Mixed reactions to Native Title revamp
Attorney General Nicola Roxon used the 20th anniversary of the Mabo decision to announce a review of the Native Title Act passed under the Keating government in 1993, a year after the Mabo decision was handed down.
According to Ms Roxon money has been set aside in this year’s budget to help speed up the determination process.
Under the proposed reforms, the government will look at four areas:
- Legislate a criteria for a “good faith negotiation” on native title claims so that parties can no longer “sit back and wait for the clock to tick down until an arbitrated outcome is available to them”
- Make land use agreements more flexible so that a “wider range of topics will be able to be negotiated on between indigenous groups and land rights holders”
- Work with the stakeholders so that historical extinguishment of native title in parks and reserves is not a barrier to reaching agreements
- Clarify the tax treatment of payments from native title agreements so that income tax and capital gains tax will not apply.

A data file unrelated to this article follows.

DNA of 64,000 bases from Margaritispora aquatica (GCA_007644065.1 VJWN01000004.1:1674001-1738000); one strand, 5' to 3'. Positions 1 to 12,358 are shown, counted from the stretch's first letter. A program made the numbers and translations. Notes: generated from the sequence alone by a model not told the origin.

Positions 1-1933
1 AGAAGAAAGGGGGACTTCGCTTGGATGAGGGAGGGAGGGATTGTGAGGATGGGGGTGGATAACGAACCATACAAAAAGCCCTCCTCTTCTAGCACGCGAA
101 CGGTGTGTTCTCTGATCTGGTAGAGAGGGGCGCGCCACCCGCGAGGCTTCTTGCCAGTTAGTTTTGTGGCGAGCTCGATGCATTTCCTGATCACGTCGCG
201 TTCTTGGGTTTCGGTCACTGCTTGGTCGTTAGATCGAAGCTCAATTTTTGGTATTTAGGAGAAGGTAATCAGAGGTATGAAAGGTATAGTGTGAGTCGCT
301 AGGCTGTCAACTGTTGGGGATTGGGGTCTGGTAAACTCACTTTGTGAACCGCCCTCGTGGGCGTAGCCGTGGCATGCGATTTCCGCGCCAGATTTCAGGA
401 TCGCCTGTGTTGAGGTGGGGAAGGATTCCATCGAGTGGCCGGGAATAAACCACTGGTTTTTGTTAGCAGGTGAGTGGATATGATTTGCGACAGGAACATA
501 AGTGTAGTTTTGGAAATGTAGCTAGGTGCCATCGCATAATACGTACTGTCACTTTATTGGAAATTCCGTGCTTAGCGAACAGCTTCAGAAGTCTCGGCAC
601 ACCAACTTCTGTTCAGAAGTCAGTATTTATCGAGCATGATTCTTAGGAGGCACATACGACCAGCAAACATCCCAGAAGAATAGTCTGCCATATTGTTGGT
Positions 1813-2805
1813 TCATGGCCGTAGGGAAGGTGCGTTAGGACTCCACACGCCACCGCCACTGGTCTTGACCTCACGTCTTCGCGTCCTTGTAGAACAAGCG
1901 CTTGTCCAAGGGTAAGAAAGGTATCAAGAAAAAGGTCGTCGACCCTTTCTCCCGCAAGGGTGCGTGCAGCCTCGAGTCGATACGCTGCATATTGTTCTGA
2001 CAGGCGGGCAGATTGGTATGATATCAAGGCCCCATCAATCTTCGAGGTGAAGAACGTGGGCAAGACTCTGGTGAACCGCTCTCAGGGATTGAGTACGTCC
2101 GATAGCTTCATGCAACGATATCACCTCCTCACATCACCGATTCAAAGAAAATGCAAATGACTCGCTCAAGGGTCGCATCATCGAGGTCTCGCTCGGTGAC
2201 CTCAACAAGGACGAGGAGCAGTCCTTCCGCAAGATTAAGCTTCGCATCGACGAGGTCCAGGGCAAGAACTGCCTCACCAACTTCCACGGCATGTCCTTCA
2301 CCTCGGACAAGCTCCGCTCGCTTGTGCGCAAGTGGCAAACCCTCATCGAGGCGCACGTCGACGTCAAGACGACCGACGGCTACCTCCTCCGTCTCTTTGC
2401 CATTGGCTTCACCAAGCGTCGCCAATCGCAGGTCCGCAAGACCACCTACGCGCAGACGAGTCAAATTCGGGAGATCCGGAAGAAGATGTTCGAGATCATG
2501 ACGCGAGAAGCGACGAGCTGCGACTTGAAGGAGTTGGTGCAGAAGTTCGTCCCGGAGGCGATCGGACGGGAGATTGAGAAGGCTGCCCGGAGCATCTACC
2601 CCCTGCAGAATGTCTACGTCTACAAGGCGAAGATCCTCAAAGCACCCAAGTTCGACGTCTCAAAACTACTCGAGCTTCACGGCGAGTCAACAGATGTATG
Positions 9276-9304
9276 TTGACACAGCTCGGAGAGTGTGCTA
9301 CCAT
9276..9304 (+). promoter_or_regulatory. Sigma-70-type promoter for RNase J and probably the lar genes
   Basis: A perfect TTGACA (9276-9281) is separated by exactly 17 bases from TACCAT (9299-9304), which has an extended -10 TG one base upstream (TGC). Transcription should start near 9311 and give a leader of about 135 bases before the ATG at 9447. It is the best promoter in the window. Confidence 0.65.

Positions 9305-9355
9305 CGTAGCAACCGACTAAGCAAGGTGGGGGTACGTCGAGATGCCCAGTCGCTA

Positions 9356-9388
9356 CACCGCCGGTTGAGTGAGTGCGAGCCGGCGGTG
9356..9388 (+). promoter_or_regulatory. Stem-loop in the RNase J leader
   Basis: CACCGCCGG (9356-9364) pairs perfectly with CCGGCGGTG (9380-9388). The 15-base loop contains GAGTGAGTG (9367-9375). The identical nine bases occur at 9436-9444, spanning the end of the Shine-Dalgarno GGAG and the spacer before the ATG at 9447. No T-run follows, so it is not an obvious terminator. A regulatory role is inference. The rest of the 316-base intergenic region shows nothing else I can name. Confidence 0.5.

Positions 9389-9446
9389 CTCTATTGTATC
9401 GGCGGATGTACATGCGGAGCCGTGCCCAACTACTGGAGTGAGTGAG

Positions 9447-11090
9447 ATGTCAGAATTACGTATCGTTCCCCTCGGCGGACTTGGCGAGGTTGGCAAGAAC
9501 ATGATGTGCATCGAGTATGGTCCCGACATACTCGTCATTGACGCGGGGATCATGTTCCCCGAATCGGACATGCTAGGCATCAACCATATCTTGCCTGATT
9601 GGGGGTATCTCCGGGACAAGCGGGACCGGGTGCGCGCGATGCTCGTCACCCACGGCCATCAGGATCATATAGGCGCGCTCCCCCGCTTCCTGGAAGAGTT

Ms Roxon has been firm in her view that “incremental” changes are more likely to deliver wide spread benefits than a radical change will.
Ms Roxon also announced a separate inquiry to see whether groups, who have their native title claims confirmed, actually have the tools to gain the most benefit from their claim.
Response to the announcement has been mixed.
Speaking on ABC radio, Wilcannia Local Aboriginal Land council CEO Jack Beetson said he feels that the proposed changes won’t do enough to speed up the claims process. Jack said “Oh I think they will be encouraged to make them (native title claims) but I don’t think they are going to be dealt with any more expediently as a consequence of the changes than they have already been”.
He said the changes will not do enough to have an impact on people’s lives. “They’re frustrated by the length of time, they are frustrated that after 20 years since the Mabo decision, there’s nothing really happened to make a difference to their lives as a consequence to that native title decision or as a consequence of the subsequent legislation.”
Alan Pederson, from Karma Waters Station on the Cape York Peninsula, who was one of the first to settle on a non-claimant application said that his case took 11 years, and was settled out of court. Mr. Pederson said he hopes that there is more clarity following this review so that negotiations can be held in good faith.
Native title has been recognised in 141 cases and some 620 indigenous land use agreements have been reached between indigenous people and pastoralist and miners. There are still 475 claims yet to be settled.
This includes the Barkindji claim.